Continue reading “Killer Lake by David Benton and W. G. Gagliani (2020 Splatterpunk Awards)”
The New Flesh: A Literary Tribute to David Cronenberg is an anthology themed around (but not officially endorsed by) the director whose oeuvre includes the likes of Videodrome, Scanners, Rabid, Crash and eXistenZ. None of the stories are adaptations in the literal sense, but all draw inspiration from Cronenberg’s recurring motifs.
The first few entries do a thorough job of setting the stage. Brian Evenson’s “A Bad Patch” is about a man who finds his stomach swelling, almost as though he is pregnant. He begins wearing his dead wife’s clothes for comfort – but the faceless corporation that employs him shows little sympathy for his condition. “Red Lips in a Blue Light” by Sara Century follows the daily life of a TV presenter and bit by bit unveils the surreal, oppressive and ultimately artificial nature of her existence. C. M. Muller ‘s “Descrambler” is a Videodrome-influenced story set in the era of VHS, about a young horror fan who watches a mysterious video that subsequently allows him to see a species of strange extra-dimensional creature.
Continue reading “The New Flesh (2020 Splatterpunk Awards)”
Polish Extreme is an anthology of horror stories originating in Poland – or, at least, themed around Poland. The book opens with Tomasz Czarny’s “Can of Coke” in which Meg, a busty Goth girl, works at a delicatessen and puts up with the unwanted attention of her lecherous boss Sloan. As unpleasant as Sloan typically is, when Meg walks in on him indulging a drug habit, he soon manages to take a turn for the worse. In terms of storytelling aesthetics, rather than subject matter, this is the oddest entry in the anthology. Its plot hinges on an awkward turn of phrase (which may well have sounded more natural in Polish) and it lacks any structure of the sort that is conventional in English-language horror: there is nothing that can really be termed a surprise twist, for example, no revenge to follow the rape. It is primarily a character study in grossness that grows until it reaches a brutal climax.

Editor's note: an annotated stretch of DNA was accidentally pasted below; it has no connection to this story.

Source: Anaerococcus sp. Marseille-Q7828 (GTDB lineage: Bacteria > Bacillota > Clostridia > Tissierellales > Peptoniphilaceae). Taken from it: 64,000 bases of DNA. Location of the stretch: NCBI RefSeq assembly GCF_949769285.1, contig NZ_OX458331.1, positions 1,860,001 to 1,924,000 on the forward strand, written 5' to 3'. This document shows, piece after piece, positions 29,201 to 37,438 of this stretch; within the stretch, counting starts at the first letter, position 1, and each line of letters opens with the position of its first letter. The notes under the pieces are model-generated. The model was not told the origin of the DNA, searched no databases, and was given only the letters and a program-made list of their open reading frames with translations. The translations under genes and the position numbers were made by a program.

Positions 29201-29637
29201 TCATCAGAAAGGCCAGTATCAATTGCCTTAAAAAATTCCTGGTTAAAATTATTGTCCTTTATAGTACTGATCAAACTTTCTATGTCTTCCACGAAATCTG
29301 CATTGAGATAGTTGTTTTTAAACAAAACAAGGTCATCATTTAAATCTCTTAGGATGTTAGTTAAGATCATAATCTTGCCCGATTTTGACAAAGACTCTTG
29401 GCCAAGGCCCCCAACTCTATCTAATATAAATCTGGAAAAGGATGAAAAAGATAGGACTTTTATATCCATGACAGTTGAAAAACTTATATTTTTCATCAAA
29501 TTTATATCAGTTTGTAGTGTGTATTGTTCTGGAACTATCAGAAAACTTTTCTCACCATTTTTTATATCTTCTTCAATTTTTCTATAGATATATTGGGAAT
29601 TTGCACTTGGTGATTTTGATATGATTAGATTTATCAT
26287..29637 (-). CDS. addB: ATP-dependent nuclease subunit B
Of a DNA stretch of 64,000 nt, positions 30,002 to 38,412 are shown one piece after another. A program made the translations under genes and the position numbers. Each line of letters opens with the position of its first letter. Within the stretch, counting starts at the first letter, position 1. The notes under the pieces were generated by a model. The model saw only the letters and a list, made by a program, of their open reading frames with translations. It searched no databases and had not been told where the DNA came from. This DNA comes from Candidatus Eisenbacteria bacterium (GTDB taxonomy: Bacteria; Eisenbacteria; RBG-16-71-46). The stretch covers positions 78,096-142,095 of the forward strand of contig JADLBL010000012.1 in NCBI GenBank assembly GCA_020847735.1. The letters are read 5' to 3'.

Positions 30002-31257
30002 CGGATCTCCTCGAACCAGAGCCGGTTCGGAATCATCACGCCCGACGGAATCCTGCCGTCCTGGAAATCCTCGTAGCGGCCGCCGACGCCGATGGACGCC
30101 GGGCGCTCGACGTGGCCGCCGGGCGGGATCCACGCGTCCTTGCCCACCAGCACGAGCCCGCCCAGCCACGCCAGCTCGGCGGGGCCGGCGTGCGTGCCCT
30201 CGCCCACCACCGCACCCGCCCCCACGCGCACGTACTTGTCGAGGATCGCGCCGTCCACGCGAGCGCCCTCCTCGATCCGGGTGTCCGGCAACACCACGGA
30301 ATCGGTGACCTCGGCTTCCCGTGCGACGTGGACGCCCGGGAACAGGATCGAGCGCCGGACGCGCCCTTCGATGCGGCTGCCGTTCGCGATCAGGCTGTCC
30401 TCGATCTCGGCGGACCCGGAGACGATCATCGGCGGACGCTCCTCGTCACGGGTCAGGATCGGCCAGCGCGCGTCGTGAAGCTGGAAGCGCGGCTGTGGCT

Next comes “Vomit Your Soul” by Lukasz Rasecki, the monologue of a man who kidnaps and tortures to death members of heavy metal subcultures. After a graphic description of his latest victim (a seventeen-year-old grindcore guitarist) the narrator divulges his motivations, revealing that he is a religious moralist who sees himself as punishing sinners. The character portrait is thick with irony: the torturer tolerates music that glorifies Satan, on the grounds that doing so implies a belief in God, but despises metal that glorifies death and nihilism; he disdains cruelty to animals, but sews them inside his victims; and he shows an in-depth, almost fanboyish knowledge of the bands he loathes (the author is himself a metal musician). The ultimate irony is that he has become a figure worthy of the death metal songs that he so despises.
Continue reading “Polish Extreme (2020 Splatterpunk Awards)”